Moonlight director Barry Jenkins, along with stars Trevante Rhodes and Mahershala Ali, attended a Q&A at The Hollywood Roosevelt Hotel as part of the AFI Fest.
The coming of age story, based on Tarell Alvin McCarney’s play, takes us through three chapters in the life of Chiron, as a boy discovering who he is, a teenager coming to grips with his sexuality, and as a young whose life has taken a wrong turn.
Below are some highlights from the conversation:
Jenkins on the first time he read McCarney’s play:
“I saw so much of myself in the character he first time I read it.” He says. He re-discovered the play a few years later after mutual friends suggested he read it again.
On what they saw in the script:
Ali says, “We don’t get to do a lot of films that push the envelope… as a fan of Jenkins and having read the script, I wanted to work on material of that ilk. To find a multi-dimensional character like that, I felt I had something to offer the role.” Ali went on to say, “It felt like a new truth that you rarely see onscreen, but it was something I grew up around and it was a gift to work on.” He ended by saying, “Barry Jenkins is about staying true to how it is and it was a wonderful experience.”
Rhodes says, “Typically, when we see gay characters onscreen they’re often flamboyant, and we don’t get to see who they are. Chiron is beautifully flawed, and I have 5% of Chiron in me. I learned so much about him, and I was in love by page 5 of the script.” Rhodes said the script became personal to him, because it was personal to Jenkins.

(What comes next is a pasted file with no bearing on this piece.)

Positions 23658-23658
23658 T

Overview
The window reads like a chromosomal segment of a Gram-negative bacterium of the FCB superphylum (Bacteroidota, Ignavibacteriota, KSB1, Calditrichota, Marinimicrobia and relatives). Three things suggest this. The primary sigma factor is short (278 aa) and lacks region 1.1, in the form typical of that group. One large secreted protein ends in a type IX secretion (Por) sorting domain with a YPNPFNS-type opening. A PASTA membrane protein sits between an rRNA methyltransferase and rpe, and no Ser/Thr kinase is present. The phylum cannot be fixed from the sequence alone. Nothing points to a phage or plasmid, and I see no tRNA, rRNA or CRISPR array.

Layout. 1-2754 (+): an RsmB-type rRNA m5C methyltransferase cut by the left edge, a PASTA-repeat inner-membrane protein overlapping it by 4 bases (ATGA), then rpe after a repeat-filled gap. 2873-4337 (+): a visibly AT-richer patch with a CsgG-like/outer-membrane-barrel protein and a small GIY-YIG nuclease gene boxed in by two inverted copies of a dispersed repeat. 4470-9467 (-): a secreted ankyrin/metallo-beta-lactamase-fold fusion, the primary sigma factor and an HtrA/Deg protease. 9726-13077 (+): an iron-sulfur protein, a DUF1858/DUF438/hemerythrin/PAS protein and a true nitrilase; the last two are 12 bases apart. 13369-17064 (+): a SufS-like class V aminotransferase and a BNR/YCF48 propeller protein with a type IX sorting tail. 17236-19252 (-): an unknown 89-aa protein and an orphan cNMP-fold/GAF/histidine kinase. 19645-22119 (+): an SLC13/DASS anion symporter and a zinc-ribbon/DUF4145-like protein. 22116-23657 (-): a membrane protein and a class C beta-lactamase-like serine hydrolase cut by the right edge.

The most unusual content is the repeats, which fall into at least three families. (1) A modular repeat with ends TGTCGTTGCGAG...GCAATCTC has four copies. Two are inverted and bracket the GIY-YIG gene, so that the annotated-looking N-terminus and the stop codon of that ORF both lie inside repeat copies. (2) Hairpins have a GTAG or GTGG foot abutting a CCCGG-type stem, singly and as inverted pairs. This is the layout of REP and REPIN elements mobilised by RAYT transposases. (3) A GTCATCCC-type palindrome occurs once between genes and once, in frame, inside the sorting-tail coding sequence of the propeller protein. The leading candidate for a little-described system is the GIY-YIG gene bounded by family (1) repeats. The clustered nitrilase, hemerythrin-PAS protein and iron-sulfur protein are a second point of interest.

Jenkins says he wanted unfamiliar actors to play the roles, so he cast his film with relative unknowns. With the exception of Ali, who appeared in The Hunger Games: Mockingjay, Kicks, and House of Cards, the other actors are faces we didn’t recognize. Jenkins said he had read Walter Murch’s In The Blink of an Eye, and liked his “concrete approach to film making.”
Rhodes says he never met the other actors who played the younger version of his character while they were filming. When we see his character meet Naomie Harris’ character in the rehab center at the end, it was the first time they were introduced. Jenkins says there was no time for rehearsals because their budget didn’t allow that luxury, so Rhodes and Harris met for the first time, ten minutes before shooting that scene.
Letting the packed audience in on a secret, Jenkins said that Harris was not a smoker or drinker, so when he yelled action, what we see on screen was really Harris struggling to light the cigarette. He told Rhodes to reach over and light the cigarette before giving it back to her.
As he does that, we see her character start to shake and cry. “She says, ‘I’m so sorry,’ and that wasn’t scripted.” Jenkins says, adding that that’s the sort of emotion you can’t plan.
On Working with Barry Jenkins:
Ali compared working with Jenkins to landing a plane, saying, “He gives us 80% of the runway, and it’s your job to finish it.” Ali said that style of directing allows an actor to take control of the role and elevate the story, and the freedom that Jenkins encourages is something he really enjoyed while working on Moonlight.
Rhodes said working with Jenkins made him a better person and a better actor. He said that working on Moonlight set a bar, a new standard for him and for what he expects. His high bar is now Barry Jenkins. “He showed me what filmmaking can be in this world.”
On the film’s performance at the box office:
It was impossible not to talk about Trump. The morning after the election, Moonlight saw an increase of 40% at the box office. Jenkins said, “People felts this film was a place where they could go to, and feel at home with.” The film is resonating with critics and audiences around the country.
Moonlight is on general release. Below are some photos from the Q&A as well as videos:
Jenkins on the cinematography
Ali on the film